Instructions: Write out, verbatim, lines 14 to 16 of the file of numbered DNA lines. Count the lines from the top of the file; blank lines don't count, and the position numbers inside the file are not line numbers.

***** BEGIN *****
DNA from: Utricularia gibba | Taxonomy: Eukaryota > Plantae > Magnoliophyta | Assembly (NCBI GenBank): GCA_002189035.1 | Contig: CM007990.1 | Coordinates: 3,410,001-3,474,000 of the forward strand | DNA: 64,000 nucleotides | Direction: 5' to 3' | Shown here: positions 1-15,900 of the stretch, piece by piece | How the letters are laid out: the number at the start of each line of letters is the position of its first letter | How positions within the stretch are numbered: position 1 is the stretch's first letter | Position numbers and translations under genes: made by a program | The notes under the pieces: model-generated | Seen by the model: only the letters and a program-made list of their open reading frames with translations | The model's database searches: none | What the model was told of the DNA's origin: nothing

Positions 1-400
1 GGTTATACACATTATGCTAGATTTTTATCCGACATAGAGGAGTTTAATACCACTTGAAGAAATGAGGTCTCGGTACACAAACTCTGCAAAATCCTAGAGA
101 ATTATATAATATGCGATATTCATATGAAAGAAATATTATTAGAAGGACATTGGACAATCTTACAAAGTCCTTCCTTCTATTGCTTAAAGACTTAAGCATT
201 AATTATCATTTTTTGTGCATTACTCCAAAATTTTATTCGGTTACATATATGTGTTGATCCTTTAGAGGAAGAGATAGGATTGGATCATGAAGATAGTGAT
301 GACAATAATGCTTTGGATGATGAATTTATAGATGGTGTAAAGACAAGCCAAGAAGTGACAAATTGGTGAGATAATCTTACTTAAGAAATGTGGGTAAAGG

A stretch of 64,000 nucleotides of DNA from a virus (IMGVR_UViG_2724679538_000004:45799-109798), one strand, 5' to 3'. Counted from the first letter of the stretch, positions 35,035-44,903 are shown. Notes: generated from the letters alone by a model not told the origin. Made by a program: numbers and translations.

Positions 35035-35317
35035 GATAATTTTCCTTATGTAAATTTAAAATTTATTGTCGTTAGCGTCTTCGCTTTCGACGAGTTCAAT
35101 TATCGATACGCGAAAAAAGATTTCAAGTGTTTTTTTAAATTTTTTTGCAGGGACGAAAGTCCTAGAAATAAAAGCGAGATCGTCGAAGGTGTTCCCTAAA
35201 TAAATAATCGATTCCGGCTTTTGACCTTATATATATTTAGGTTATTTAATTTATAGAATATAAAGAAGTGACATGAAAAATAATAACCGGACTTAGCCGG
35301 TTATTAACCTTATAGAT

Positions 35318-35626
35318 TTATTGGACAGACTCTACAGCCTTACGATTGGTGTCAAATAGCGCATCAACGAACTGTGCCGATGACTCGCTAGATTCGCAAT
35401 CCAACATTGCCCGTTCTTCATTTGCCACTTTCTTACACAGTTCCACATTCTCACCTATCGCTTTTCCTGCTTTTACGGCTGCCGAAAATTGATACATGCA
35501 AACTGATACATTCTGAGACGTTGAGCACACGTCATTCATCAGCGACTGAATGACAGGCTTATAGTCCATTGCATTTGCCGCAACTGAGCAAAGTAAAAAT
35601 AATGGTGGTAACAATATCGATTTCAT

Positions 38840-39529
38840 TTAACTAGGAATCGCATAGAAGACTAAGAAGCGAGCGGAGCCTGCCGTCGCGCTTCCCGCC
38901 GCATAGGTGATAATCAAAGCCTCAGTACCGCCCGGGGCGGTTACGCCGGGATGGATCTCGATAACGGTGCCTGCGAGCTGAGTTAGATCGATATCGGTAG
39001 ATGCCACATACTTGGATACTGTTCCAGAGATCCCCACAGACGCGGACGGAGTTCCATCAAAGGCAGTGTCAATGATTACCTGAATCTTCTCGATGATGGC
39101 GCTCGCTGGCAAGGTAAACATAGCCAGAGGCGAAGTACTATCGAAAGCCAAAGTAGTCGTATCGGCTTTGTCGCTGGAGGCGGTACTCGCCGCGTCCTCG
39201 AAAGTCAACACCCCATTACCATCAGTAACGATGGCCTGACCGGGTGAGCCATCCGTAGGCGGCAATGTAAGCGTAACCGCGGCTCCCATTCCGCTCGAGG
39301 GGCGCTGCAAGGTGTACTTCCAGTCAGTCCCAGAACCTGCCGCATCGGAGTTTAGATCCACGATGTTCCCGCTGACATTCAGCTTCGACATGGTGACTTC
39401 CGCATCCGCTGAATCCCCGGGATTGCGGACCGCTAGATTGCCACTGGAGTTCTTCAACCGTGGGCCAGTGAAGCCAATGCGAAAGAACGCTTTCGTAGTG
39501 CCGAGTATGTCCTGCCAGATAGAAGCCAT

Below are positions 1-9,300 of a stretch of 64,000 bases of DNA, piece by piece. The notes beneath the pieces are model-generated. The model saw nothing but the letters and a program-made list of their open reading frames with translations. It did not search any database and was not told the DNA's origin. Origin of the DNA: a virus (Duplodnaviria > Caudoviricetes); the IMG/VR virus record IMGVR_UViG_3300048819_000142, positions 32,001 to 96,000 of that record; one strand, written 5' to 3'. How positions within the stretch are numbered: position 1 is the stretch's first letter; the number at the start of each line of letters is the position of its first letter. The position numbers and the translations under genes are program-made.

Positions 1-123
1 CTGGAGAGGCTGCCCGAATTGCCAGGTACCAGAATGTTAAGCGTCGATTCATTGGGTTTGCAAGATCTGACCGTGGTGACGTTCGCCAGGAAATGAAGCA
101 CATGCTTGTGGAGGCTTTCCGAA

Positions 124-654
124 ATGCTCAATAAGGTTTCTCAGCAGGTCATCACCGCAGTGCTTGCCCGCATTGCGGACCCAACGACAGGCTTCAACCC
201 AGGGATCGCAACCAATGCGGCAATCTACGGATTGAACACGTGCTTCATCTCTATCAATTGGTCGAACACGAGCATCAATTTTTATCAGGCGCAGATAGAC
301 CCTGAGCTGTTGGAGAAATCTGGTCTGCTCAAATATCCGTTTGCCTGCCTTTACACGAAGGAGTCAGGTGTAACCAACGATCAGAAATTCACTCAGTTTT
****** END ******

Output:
35318 TTATTGGACAGACTCTACAGCCTTACGATTGGTGTCAAATAGCGCATCAACGAACTGTGCCGATGACTCGCTAGATTCGCAAT
35401 CCAACATTGCCCGTTCTTCATTTGCCACTTTCTTACACAGTTCCACATTCTCACCTATCGCTTTTCCTGCTTTTACGGCTGCCGAAAATTGATACATGCA
35501 AACTGATACATTCTGAGACGTTGAGCACACGTCATTCATCAGCGACTGAATGACAGGCTTATAGTCCATTGCATTTGCCGCAACTGAGCAAAGTAAAAAT